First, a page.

As the troll continued its persistent chase, oblivious to everything but the objects of its pursuit, it swung its hammer in a frenzy of rage with no regard for the havoc it was wreaking around it, and Elladan and Estel found they were dodging not only its massive weapon but also the shattered rocks and broken branches dislodged by the beast’s mighty strokes. Soon, however, their retreat came to an end, for they were now in a clearing with the steep craggily rise of the mountain at their backs and they could go no further. Elladan, sensing that his twin was coming to their aid, drew himself to his full height and readied his sword, firmly fixing his gaze on the approaching troll. Without turning to look at the one who stood at his side, he spoke with a firm resolve: “Prepare to dance, Estel. Move now with greater speed than ever you have before, for we will flee no more!”
Upon seeing the little creatures with their backs to the mountains, facing him with their pointy sticks raised defiantly, the troll grunted in satisfaction at finding its prey exactly where it wanted them. Surely it would only be a matter of a few strokes of its hammer and it would have its prizes. However, as it started to swing its hammer down upon the head of its quarry, it roared in confusion at yet again finding its target no longer where it was supposed to be.
The more that Estel observed the troll fight, the easier it became for him to anticipate the beast’s actions, for truly neither its brain nor its movements were very swift. He had learned that the troll’s mobility was hindered by its vast bulk and slow mind, and its attack was cumbersome and awkward. He was able to dodge the attacks with ease and in the time it took the troll to lift its hammer for another blow, he found that he could get in one or two strikes of his own.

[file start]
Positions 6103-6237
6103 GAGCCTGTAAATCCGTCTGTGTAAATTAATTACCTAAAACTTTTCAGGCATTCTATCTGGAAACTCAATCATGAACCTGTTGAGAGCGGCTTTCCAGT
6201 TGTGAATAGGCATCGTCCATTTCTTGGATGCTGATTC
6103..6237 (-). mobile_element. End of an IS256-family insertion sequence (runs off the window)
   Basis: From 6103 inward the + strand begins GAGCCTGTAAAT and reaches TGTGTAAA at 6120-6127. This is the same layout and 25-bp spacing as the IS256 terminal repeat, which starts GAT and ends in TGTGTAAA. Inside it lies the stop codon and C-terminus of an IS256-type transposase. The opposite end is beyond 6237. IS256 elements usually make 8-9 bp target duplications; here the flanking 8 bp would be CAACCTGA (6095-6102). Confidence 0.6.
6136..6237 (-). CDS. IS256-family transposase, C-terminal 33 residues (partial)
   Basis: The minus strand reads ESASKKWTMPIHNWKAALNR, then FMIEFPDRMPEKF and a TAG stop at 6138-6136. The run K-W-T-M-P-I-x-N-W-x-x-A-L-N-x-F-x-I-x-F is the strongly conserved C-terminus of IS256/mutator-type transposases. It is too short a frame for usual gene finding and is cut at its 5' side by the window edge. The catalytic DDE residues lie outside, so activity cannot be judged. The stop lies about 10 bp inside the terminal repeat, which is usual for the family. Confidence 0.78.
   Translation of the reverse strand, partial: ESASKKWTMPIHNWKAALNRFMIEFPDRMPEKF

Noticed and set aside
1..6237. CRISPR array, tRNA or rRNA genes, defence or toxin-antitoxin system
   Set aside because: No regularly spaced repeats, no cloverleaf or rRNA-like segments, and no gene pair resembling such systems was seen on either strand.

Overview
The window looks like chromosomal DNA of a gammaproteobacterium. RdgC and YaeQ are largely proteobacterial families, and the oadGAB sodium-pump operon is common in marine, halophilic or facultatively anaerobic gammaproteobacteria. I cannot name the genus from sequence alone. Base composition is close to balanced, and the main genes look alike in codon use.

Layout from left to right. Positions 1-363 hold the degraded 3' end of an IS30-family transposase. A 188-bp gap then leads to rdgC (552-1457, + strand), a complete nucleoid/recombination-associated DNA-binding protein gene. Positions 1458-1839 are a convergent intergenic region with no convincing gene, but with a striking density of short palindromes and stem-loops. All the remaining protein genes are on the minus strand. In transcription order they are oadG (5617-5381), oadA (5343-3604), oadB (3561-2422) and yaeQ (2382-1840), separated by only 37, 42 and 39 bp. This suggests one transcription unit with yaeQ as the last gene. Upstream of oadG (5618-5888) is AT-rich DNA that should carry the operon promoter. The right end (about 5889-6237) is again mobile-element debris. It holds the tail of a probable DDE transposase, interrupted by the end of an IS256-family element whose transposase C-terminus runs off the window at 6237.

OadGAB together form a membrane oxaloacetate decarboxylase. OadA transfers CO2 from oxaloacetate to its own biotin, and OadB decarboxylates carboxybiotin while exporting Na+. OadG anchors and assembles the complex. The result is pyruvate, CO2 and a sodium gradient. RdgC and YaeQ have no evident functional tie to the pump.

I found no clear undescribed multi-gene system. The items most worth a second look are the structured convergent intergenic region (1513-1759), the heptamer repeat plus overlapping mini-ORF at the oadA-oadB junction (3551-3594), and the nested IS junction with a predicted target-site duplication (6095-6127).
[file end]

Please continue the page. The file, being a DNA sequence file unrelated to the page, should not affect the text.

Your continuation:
Estel noticed that Elladan had adopted a similar strategy and the two began to work effectively to coordinate their attacks and baffle the dim-witted beast. Often Estel had observed with a sense of awe the synchronicity of the twins actions and the unity of their attack as they fought together. Always did they each seem instinctively to know what the other would do next. Now, he and Elladan found a similar rhythm in their fight against the troll and it seemed as though they were dancing around a near stationary object. The problem they were now facing, however, was that their sword slashes had little effect on the beast’s thick, armour-like skin.
The troll roared its frustration at being ganged up on by these swift and clever little creatures. They seemed to move in a blur around its legs like annoying insects, and truly the beast was becoming confused. Then it heard a shout coming from behind and, turning its head, it was dismayed to notice the arrival of two more of these pesky little things.